ODY-C #1 – Review

0
Posted November 25, 2014 by Guilherme Jacobs in Comic Books

Written by: Matt Fraction

Art by: Christian Ward

Publisher: Image

Space Horses.

With Matt Fraction writing, Christian Ward on art duties and Chris Eliopoulos as the letterer, ODY-C #1 is quite the trip. I mean, imagine this if you will. The Odyssey, retold in space (with space horses) and characters gender-swapped. All bathed under colors that will make you feel like you’re in an LSD trip just as much as another odyssey, the 2001, did. Yes. That’s the comic you’re getting here. And yes, it’s quite good.

The tagline for the series reads “the heaviest trip is the one back home”, and I don’t think they could be more accurate if they wanted to. This is a comic book that demands your full attention, as it is easy to lose yourself in the midst of the superb and uncommon panel layouts driven by a narrative-heavy and very classical style of writing. If you are willing to take this unbelievable trip, you’ll be rewarded with an experience that is unlike any other. ODY-C #1 is trippy and huge and unique and fun.

Odyssia, who is basically an alien woman version of Odysseus, has just defeat the giant Troiia, this world’s version of, well, Troia. You can read how the victory was achieved in the prologue released by Ward. It’s not in the comic itself, so I recommend giving it a shot (spoiler, it involves space horses). Just as in the classic story, the wrath of the Olympian gods comes unto her for taking too much pride in victories. Poseidon, especially, is not happy. The trip home will prove to be challenging, as the course of the journey gets altered and new threats rise to chase our heroes.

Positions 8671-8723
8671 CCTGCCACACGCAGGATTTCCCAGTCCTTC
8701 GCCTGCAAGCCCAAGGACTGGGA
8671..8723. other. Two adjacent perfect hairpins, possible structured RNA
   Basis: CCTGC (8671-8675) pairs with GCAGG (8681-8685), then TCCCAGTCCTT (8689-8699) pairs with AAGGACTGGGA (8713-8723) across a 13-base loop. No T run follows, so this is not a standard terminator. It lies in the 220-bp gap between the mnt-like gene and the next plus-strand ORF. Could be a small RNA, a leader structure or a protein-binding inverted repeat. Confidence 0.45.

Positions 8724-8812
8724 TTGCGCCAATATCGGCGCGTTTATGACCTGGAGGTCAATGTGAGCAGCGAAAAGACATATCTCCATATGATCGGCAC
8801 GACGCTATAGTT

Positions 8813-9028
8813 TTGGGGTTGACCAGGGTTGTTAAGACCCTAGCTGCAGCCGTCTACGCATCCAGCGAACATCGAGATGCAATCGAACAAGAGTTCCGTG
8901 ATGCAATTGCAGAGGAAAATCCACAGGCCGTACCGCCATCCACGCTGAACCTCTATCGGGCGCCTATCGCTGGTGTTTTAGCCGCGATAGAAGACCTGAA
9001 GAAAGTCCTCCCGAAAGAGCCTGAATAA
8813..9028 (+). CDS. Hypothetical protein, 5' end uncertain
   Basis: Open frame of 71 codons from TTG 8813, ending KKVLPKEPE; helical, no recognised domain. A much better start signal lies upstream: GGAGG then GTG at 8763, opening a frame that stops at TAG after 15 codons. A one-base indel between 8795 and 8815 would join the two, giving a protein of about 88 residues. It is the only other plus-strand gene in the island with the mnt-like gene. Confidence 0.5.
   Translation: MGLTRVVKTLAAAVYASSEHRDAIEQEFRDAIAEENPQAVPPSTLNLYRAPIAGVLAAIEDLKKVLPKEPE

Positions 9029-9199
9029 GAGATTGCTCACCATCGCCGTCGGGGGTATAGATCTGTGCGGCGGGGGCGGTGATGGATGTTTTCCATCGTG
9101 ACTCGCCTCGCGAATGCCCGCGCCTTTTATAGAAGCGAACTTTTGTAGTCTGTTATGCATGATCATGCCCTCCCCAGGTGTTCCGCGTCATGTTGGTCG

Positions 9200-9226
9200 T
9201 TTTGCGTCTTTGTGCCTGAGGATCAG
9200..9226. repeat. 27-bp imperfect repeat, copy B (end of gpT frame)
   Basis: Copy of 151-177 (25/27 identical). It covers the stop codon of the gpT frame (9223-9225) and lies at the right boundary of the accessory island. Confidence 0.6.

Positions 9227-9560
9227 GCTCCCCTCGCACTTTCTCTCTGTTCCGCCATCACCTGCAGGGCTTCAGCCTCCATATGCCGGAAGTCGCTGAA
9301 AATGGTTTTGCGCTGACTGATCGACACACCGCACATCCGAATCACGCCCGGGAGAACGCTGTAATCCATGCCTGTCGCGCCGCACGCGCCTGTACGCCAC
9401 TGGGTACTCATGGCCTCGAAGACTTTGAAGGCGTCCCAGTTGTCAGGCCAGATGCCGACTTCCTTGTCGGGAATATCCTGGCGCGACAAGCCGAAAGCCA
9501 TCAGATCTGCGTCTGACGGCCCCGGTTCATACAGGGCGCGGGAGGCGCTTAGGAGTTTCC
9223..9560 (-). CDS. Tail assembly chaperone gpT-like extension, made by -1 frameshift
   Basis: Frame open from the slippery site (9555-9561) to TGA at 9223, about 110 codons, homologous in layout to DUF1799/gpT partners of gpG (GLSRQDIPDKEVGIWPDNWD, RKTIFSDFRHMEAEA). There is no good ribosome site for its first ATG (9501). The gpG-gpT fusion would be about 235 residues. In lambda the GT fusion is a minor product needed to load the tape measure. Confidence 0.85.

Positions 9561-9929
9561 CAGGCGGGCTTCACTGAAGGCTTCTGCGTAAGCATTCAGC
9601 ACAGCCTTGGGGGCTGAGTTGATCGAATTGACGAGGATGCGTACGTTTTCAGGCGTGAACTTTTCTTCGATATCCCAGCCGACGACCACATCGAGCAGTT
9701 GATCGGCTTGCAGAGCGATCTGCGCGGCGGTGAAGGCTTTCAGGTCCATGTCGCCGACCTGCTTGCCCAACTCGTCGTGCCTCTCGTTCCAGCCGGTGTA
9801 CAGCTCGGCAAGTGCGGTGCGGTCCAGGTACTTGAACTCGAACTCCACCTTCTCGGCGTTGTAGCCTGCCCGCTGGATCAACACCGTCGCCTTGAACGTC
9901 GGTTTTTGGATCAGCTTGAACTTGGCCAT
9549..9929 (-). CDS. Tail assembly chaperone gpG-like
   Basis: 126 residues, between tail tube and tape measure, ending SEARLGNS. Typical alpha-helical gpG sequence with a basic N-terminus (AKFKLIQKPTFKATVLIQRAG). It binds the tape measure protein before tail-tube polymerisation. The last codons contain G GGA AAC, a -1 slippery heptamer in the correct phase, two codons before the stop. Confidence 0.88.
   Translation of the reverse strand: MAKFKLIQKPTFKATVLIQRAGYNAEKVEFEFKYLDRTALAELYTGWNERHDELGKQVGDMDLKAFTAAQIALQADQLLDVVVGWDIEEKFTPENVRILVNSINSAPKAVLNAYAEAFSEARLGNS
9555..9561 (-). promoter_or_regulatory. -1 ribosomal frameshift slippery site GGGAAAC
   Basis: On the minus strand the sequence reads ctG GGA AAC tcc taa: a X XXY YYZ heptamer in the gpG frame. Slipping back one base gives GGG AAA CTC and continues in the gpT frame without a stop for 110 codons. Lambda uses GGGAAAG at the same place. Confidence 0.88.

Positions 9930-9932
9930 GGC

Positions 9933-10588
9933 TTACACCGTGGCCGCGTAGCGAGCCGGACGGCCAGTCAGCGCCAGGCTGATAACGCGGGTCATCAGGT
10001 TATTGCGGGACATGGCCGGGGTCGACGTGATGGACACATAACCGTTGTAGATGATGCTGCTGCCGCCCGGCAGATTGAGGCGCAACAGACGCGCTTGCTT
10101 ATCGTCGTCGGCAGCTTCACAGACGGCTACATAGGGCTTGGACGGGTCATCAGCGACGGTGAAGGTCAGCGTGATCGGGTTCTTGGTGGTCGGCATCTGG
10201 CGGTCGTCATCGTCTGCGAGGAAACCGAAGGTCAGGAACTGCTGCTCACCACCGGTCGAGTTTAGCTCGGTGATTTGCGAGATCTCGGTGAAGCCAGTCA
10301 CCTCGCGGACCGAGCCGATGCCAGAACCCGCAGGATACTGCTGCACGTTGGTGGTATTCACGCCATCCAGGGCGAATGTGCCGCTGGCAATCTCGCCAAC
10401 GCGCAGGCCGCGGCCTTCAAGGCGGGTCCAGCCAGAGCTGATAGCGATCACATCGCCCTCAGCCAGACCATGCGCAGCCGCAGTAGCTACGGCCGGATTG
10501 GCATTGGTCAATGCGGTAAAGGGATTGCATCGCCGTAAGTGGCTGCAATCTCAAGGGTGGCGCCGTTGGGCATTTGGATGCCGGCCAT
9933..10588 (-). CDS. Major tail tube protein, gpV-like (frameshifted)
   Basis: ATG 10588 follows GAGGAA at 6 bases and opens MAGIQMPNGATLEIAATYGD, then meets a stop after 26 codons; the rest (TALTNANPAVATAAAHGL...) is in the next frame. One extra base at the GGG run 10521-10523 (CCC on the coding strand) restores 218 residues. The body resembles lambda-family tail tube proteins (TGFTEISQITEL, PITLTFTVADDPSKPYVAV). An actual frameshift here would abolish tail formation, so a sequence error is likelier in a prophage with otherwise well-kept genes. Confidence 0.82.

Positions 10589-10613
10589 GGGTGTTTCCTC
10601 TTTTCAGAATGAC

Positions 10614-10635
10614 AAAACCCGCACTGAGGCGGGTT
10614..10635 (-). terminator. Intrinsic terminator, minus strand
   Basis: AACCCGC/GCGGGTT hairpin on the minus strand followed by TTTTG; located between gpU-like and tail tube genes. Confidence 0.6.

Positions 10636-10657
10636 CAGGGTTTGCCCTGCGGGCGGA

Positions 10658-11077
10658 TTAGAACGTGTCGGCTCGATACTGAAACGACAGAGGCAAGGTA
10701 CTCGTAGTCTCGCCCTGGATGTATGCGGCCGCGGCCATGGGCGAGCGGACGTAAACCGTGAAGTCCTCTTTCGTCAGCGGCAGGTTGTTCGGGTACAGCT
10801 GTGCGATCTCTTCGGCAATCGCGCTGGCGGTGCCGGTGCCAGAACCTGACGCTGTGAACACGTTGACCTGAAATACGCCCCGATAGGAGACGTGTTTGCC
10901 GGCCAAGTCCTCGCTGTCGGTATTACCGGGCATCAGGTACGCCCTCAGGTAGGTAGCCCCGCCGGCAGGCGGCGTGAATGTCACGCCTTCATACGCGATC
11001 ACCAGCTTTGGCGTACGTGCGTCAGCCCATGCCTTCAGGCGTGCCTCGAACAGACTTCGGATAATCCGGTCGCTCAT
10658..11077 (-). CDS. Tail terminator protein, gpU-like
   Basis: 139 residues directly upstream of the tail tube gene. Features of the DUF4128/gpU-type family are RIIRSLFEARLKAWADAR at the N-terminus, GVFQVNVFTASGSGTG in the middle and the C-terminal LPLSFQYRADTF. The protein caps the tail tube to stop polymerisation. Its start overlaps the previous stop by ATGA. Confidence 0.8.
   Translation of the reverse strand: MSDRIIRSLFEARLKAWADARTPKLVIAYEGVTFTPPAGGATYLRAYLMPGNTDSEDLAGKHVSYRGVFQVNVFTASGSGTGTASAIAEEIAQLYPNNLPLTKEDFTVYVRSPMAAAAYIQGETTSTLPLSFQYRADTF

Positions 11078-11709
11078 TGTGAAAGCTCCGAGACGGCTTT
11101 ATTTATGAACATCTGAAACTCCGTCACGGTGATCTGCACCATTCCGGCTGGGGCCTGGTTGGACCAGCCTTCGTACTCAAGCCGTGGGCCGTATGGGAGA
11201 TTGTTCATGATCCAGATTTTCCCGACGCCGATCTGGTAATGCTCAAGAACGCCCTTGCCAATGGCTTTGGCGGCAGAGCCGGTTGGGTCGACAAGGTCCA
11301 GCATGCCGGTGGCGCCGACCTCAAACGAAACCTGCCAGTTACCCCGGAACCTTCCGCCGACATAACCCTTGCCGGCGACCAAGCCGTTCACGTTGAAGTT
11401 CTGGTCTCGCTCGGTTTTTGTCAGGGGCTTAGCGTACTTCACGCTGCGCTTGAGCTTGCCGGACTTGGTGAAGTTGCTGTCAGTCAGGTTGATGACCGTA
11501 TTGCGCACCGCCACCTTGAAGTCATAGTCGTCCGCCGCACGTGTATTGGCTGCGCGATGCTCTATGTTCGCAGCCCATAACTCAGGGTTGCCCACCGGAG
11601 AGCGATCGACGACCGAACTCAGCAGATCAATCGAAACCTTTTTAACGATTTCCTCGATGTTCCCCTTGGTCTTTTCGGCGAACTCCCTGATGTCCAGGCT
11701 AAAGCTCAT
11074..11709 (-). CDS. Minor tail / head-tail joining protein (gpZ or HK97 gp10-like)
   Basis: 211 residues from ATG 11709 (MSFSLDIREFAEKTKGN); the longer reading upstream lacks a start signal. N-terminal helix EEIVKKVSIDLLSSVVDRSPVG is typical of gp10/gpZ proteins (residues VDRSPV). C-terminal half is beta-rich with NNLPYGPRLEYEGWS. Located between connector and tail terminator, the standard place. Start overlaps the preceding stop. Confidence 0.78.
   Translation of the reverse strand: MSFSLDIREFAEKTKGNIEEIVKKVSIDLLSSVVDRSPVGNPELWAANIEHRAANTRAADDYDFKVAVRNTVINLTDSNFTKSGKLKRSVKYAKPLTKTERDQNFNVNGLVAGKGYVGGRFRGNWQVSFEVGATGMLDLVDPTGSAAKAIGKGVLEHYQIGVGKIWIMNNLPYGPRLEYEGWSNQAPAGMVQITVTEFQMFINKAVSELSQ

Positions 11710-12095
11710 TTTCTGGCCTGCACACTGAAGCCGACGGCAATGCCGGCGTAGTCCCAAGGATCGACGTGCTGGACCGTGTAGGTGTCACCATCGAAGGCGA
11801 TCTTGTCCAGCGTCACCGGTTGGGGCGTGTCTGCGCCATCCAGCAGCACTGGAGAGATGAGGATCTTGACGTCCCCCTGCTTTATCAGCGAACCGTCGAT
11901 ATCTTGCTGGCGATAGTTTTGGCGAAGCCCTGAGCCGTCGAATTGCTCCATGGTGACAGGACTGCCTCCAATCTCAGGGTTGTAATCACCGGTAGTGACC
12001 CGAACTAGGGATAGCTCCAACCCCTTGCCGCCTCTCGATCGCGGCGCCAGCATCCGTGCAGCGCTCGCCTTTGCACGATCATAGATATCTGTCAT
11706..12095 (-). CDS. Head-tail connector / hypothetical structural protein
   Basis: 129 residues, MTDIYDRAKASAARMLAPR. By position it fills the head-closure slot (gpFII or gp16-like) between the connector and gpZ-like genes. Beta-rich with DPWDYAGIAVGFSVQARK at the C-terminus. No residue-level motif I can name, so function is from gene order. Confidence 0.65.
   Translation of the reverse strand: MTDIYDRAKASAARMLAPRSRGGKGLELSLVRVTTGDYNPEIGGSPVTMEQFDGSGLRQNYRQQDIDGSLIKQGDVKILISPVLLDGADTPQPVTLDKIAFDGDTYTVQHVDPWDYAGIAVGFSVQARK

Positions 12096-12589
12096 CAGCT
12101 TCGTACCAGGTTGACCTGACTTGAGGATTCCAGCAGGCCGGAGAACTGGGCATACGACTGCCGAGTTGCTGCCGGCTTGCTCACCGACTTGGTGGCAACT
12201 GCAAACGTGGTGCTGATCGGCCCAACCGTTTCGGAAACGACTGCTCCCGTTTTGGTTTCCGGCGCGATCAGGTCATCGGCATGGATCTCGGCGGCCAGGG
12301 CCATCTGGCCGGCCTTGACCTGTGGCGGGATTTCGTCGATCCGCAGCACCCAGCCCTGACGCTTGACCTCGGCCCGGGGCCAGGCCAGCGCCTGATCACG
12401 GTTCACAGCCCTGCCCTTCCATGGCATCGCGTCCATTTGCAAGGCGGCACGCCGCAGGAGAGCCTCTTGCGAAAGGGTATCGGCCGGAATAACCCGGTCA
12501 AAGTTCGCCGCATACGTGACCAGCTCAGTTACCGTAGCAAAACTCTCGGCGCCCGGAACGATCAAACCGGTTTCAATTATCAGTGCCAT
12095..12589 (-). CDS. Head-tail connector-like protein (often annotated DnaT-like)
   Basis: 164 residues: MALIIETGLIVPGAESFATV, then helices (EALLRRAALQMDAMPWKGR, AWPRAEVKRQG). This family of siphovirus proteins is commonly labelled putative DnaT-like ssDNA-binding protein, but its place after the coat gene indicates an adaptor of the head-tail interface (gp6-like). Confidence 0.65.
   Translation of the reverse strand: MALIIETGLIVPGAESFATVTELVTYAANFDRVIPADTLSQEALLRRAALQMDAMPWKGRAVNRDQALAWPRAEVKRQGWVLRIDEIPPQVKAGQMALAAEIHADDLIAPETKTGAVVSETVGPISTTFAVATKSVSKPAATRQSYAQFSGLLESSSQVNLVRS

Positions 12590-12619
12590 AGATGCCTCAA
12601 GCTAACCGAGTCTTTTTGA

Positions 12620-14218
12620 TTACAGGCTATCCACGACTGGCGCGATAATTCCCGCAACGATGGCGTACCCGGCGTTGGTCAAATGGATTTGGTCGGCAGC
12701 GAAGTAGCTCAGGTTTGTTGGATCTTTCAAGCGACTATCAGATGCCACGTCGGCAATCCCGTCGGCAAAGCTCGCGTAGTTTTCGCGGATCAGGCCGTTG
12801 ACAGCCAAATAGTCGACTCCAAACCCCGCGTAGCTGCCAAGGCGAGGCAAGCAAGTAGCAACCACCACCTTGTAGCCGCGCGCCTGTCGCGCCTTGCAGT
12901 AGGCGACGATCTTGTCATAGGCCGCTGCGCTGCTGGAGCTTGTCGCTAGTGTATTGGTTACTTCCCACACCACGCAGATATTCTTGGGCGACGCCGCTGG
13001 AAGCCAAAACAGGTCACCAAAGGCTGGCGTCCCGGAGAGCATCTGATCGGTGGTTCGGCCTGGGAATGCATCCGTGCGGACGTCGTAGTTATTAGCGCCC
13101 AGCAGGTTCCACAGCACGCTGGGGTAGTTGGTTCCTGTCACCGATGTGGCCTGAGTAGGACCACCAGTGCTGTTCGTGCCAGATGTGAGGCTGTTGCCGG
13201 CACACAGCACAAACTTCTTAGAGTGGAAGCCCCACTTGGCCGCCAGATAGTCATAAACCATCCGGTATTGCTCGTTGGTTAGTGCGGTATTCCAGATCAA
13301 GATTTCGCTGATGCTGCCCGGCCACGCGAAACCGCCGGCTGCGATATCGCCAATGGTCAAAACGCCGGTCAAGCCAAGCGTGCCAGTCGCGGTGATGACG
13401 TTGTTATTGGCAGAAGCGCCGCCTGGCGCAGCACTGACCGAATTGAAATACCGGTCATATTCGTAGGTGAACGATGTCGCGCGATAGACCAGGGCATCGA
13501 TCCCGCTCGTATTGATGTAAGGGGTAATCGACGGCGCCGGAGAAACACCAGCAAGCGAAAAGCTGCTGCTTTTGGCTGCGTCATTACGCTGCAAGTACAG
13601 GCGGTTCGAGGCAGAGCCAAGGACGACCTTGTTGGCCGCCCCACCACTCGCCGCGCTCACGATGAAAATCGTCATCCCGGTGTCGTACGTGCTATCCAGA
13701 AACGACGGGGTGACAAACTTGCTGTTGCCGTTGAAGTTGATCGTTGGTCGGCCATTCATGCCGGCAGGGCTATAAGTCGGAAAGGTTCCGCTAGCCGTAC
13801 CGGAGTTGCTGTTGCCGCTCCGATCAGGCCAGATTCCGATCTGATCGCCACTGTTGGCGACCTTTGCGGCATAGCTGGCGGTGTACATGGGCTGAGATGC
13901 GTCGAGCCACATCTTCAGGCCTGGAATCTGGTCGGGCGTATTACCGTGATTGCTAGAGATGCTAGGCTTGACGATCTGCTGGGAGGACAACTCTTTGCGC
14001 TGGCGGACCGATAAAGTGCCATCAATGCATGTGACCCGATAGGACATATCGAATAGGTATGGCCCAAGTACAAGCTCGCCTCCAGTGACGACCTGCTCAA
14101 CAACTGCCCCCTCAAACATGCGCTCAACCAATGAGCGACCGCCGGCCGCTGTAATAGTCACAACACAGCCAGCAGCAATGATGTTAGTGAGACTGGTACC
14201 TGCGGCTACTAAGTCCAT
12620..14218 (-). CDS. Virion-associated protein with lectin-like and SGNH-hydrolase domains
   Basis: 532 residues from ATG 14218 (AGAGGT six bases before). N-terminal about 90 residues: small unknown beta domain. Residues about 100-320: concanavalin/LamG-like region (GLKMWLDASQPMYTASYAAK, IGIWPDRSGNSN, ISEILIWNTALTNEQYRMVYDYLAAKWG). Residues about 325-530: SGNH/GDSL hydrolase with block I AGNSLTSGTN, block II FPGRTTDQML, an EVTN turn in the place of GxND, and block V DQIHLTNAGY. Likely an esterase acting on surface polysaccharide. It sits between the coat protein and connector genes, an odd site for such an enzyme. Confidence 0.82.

Yes, that is all familiar. And by itself, a retelling of The Odyssey set in space is already an entertaining concept. But Fraction takes a step further. This is hardcore sci-fi. This has ships being connected to a hive-mind created by its crew, where all must be in sync so that things go smoothly. ODY-C doesn’t bother with making things any bit realistic, nor does it shy away from the abstract. And yet, Fraction’s writing made me feel like I was, indeed, reading a book, and it works. Bringing a familiar sense to such a weird book is in itself an accomplishment, but also creating a similar feel to that of the original story is an impressive feat. It’s heavy, I’m not gonna lie, there are barely any dialogues and at first it’s a little confusing. But you gotta stick with it. The creative team here asks you to take a leap, and if you do, you’re rewarded.

On the art side, the abstract style remains strong. Characters feel like they’re under some kind of wave, which may very well be Ward’s intent. There’s a big foldout page that is just mind-blowing and the way space is drawn throughout the entire issue is impressive. You’ve never seen space like this, I promise. The design for the ships and gods is also very unique, and it all adds to the trippy aspect of ODY-C #1. The colors are the big draw, though. The palette is luminous, vivid, psychedelic, bright and, while that may sound redundant, colorful.

There is no other comic like this. At least, no other comic that feels like this. ODY-C #1 may not be everyone’s cup of tea, but it’s worth a shot. While not the most casual of reads, it’s a bold take on a classic story, done by the guy who writes Sex Criminals. And it has space horses.


About the Author

Guilherme Jacobs